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Why You Should Adopt an Ugly Pet

Get Over It and Adopt an Ugly Pet

We're happy to present this article from our partners at Yahoo! Shine.

Humans are attracted to beauty. We buy things because gorgeous models sell them, we fall in love based on looks, and yes, we often choose pets based on appearance.

Related: How Old Is My Pet in People Years?

"What we have found is that people are really picky," Dr. Emily Weiss, vice president of shelter research and development for the ASPCA, told Yahoo! Shine. They often arrive at an animal shelter with a preconceived idea of what they want in their pet, and looks usually top the list of important factors.

It's not the best strategy for finding the ideal animal companion. "Beauty is fur deep," animal behavior expert Nicholas Dodman, PhD, author of The Dog Who Loved Too Much and The Cat Who Cried For Help told Yahoo! Shine. "Pretty pets get adopted more often." He emphasized that it's crucial to prioritize temperament above appearance when picking a pet. More than four million dogs and cats are euthanized each year in the United States, a number that he feels could be reduced dramatically if prospective pet owners put more emphasis on choosing a pet with a personality that would complement their lifestyle.


For years, shelter employees have insisted that black dogs and cats are adopted less frequently and are euthanized more often, leading to a phenomenon (that's been widely covered in the media) called "Black Dog Syndrome." While theories have ranged from the fact that it's harder to see their facial features in the dim light of shelter cages to a lingering bias because black creatures were associated with bad luck in folklore, Weiss says it might be simply that there are a lot of black animals in the pet population and thus more in shelters that need to be adopted. Those looking for a pet, in turn, may also end up choosing one that literally stands out from the pack. "People get overwhelmed and pick the one animal that is a different color," she said.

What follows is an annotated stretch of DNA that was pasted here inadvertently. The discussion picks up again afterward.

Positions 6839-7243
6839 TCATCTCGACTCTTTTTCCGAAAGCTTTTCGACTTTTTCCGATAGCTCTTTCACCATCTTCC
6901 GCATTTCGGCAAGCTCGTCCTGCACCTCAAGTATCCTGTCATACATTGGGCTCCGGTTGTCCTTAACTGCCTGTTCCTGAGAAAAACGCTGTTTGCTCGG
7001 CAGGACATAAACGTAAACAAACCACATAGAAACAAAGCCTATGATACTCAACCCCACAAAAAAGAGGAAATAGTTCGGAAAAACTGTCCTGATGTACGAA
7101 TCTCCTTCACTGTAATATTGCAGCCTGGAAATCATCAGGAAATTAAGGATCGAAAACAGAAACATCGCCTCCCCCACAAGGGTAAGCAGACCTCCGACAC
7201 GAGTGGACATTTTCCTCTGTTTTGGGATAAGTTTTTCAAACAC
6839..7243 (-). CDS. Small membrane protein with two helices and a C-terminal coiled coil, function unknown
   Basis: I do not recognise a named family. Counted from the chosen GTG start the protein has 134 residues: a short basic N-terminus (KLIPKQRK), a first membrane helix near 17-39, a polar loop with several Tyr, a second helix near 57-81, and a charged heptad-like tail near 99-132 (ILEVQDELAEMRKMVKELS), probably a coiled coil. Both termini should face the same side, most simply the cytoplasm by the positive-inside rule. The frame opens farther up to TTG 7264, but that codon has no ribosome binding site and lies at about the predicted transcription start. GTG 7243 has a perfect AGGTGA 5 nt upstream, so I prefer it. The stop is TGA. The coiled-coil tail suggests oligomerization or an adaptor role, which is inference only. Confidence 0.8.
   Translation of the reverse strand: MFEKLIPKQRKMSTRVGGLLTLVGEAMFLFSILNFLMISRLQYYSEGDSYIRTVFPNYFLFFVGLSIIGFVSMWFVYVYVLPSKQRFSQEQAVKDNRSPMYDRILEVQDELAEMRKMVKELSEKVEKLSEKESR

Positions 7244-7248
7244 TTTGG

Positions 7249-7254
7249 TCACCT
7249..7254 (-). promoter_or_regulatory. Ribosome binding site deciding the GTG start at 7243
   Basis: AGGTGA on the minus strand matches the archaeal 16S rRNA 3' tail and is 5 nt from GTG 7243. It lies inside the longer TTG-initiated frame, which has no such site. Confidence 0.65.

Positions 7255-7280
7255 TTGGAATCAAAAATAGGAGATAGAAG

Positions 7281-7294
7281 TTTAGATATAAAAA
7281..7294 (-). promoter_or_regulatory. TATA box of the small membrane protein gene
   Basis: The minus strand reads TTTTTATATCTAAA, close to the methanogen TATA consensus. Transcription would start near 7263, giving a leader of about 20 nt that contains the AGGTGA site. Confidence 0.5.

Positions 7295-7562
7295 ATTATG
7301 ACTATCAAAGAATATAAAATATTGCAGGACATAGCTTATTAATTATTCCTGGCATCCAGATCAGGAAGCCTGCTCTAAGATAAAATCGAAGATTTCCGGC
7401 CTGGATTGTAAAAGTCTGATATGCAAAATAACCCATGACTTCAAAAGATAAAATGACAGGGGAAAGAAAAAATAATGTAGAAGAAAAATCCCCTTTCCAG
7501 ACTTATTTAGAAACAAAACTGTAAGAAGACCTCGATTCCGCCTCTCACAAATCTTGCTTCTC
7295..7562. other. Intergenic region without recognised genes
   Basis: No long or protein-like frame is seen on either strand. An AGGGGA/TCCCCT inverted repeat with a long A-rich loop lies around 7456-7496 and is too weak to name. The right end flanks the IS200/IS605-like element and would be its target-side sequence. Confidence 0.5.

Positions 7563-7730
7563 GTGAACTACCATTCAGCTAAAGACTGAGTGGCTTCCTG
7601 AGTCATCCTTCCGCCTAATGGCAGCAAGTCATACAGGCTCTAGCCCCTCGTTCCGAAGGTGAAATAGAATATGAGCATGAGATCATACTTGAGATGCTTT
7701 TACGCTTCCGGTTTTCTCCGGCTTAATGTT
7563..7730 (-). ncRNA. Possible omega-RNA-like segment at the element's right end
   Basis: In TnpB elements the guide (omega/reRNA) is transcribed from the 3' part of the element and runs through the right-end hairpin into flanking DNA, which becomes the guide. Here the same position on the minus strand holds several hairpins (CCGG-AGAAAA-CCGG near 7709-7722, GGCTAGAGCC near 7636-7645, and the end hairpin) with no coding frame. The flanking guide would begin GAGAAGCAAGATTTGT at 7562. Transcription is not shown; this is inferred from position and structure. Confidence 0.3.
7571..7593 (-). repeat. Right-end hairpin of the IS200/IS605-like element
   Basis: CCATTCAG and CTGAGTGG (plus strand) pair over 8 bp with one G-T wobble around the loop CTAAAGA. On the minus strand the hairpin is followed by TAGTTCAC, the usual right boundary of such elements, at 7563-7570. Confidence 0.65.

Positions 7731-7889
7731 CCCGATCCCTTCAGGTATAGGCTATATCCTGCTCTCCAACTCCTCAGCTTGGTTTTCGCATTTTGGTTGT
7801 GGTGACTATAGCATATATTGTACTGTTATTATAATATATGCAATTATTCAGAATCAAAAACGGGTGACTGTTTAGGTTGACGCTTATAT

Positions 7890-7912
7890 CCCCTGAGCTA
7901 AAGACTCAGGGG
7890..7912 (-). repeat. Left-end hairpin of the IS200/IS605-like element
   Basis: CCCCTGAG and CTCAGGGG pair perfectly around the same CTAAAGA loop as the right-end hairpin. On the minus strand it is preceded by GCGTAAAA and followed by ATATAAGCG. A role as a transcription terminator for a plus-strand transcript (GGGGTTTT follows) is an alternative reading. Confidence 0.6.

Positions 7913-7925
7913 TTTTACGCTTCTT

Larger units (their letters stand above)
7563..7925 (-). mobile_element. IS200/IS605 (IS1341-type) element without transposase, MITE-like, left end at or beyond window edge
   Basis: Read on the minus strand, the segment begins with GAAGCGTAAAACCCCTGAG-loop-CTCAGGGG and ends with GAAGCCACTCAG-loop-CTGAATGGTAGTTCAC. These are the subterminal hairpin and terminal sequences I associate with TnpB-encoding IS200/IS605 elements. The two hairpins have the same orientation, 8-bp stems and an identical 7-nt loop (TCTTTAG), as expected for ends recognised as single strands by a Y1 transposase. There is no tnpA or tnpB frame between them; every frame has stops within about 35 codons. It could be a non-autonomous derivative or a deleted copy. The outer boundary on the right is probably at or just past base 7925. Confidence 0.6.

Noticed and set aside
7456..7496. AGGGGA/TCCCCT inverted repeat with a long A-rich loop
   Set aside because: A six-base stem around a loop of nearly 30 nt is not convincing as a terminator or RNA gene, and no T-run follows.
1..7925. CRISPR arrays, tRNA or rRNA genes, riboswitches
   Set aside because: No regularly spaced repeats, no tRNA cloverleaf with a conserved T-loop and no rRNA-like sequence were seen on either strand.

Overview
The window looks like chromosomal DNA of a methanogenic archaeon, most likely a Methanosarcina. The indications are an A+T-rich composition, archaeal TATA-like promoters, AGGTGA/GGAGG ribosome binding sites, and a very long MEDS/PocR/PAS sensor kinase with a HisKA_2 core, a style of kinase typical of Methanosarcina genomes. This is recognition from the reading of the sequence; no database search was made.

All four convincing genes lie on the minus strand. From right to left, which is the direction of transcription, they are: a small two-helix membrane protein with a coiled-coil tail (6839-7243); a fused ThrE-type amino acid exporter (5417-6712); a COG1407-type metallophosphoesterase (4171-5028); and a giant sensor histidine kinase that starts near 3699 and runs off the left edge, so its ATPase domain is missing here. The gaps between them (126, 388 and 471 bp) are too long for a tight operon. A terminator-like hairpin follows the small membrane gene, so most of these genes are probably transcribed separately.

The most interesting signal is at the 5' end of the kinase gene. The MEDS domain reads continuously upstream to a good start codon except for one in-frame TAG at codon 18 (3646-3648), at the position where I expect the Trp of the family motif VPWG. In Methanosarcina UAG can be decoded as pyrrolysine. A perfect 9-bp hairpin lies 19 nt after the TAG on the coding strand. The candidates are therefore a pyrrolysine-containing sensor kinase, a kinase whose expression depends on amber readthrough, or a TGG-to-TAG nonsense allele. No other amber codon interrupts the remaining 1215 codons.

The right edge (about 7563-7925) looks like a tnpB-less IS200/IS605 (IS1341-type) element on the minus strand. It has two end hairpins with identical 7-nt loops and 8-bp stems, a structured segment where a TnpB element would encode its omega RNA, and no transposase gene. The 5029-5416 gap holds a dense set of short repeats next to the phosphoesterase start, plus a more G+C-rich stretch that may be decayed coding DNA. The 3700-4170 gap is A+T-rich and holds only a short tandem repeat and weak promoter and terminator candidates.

Dodman's advice for picking the right animal is to gather clues about its temperament before bringing your new pet home. You can do this by inquiring about why the dog or cat was left at the shelter and discussing its personality with shelter employees. "Since the dogs are all bouncing around, and cats are huddled in the back of their cages, ask to evaluate it outside of the shelter environment," Dodman said. Play with the cat outside of its cage or take the dog on a walk and observe how it interacts with people and other dogs.

Weiss agrees that potential pet owners need to look beyond the color, size, and breed to find the right animal. The ASPCA has a tool called Meet Your Match that helps people identify available dogs and cats that will be in sync with their personalities and lifestyles. "There will always be love at first sight," she said, "but we point out the disconnects, so you can either decide to make accommodations or choose another pet."

— Sarah B. Weir

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